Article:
Some thoughts on teaching and learning

Taking part in this weeks’ ELTChat (www.eltchat.com) on the future of coursebooks, has got me thinking, once again, about the seeming stand off between those that like and use coursebooks and those that hate them.

At the risk of sounding like Tony Blair ;), I’m sure there must be a third way. I’d like to explore this a bit further in subsequent posts, but to kick off I just wanted to share this set of images:

Imagine, if you will, that this first picture represents a teacher’s lesson plan. The steps could, perhaps represent the ‘target language’, the boulders and plants, other elements of the lesson that he or she intends to weave in.

This second picture could represent the experience of the lesson from one student’s point of view. They get so far up the steps, but not as far as the teacher anticipated, and one of the steps is partly missing. On the other hand, there’s a nice little collection of boulders and plants in there!

For another student, the lesson might be all about the language explicitly taught. They’ve doggedly marched up those steps- and haven’t even noticed that they’re in a garden.

And this student is enjoying the garden, but hasn’t noticed the steps. And maybe he (or she) doesn’t need to if they’re getting something out of that part of the garden…..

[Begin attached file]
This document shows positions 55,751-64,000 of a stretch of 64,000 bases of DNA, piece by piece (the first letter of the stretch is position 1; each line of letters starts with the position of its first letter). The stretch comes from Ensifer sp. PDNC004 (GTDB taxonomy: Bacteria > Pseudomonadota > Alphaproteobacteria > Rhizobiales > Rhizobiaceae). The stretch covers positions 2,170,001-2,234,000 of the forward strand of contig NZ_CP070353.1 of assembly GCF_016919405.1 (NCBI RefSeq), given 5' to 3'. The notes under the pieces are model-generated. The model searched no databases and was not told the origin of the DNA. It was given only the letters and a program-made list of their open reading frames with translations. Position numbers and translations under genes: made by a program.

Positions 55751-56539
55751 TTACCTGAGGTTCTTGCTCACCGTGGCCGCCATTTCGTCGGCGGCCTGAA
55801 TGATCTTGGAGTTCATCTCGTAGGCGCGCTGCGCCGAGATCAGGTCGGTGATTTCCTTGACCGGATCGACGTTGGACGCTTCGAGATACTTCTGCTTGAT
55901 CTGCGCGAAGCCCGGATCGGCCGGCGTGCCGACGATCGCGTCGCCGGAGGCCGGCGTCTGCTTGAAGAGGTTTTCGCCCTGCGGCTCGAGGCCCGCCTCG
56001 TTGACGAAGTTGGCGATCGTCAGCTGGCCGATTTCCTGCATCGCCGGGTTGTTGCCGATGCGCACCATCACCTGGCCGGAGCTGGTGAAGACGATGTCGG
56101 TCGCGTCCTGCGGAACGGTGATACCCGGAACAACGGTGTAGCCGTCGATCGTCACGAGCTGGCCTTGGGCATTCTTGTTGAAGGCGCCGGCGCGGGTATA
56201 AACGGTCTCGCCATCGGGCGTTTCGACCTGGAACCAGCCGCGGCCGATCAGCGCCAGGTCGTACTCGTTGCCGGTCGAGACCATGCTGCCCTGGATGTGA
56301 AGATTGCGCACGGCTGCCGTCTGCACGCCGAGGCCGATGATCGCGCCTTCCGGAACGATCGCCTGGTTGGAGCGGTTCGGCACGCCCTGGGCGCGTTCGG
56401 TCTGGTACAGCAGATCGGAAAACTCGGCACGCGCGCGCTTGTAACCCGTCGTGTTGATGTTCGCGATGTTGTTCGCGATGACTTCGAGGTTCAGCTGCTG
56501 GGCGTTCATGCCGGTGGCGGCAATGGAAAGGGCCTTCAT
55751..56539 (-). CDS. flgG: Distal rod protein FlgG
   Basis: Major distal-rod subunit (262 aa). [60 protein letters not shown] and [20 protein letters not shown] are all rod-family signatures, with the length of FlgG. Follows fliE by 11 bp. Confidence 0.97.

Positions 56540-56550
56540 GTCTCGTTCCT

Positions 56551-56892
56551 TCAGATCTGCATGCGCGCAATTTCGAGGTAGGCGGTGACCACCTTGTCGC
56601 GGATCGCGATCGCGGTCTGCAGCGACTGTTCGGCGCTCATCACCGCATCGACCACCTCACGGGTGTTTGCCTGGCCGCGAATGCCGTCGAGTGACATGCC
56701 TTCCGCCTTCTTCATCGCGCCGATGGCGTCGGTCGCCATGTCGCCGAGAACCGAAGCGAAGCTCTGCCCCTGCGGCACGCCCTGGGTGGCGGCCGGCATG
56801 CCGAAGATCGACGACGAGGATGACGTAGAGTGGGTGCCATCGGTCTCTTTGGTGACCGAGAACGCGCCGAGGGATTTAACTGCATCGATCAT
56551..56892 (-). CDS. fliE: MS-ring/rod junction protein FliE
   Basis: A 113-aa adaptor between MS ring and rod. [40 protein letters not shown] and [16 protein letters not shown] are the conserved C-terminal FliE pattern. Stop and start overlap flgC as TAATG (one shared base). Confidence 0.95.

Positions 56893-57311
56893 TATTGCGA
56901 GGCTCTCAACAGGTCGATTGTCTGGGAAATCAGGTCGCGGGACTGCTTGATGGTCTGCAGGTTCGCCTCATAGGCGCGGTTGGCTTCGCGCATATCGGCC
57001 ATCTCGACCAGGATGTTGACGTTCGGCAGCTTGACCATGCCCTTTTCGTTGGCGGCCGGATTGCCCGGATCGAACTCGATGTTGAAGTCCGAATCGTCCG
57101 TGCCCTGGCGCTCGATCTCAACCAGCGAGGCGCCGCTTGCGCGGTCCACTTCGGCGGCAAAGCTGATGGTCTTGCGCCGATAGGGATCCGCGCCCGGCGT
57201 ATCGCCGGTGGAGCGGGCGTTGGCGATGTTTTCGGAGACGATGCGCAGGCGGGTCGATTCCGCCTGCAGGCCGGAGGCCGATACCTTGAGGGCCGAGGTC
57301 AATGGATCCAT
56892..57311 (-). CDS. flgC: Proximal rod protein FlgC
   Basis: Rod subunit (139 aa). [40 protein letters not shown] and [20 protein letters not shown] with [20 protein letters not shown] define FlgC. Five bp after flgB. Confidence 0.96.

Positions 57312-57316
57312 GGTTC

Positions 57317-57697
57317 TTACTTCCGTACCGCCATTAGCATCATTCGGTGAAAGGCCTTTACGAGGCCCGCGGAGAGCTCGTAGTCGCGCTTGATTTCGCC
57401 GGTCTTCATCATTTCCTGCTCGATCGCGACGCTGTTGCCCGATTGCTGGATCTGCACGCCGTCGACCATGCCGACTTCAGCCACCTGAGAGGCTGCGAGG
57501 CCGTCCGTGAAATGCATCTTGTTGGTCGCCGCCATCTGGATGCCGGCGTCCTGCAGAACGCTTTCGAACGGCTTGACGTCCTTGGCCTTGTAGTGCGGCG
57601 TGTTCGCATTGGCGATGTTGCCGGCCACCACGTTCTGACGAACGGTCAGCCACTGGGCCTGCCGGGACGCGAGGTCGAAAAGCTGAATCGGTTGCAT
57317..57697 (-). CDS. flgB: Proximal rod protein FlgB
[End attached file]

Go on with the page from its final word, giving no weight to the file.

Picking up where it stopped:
Now, this metaphor has been couched in terms of a more traditional language lesson, where the teacher imagines (and I use that word advisedly) that they can decide in advance what the learners are going to learn. They can’t of course, because there is no way to stop the learners from wandering where they will in the garden, or even curling up in a sunny corner and going to sleep.

But, I would argue, even if a lesson is completely unplanned, organic and student led, it’s still going to be a different experience for every student in the class.

I wonder therefore if the key issue isn’t less about whether we’re using pre-prepared material or not, and more about what we are doing with it, or how we are helping the students to explore the material and take from it what they individually need?

Equally, teachers are all different and work in different ways and need varying levels of support. For some, I believe it will be very helpful for the coursebook to suggest what language could be highlighted in a text and provide clarification and practice. I know I learnt an awful lot about how to exploit texts from using coursebooks. But the coursebook certainly shouldn’t be used as a bible; at least I would hope any material I have written is not used this way. It’s a resource, pure and simple, just like any other resource, such as a newspaper or a recording. The only real difference is that someone has already thought about ways that you could choose to work with the material and, if you find it helpful, you could benefit from their experience and knowledge.

Use it, don’t use it, use part of it, use it in a different way… whatever you do the learners will undoubtedly be learning what they are ready to learn and what they choose to learn.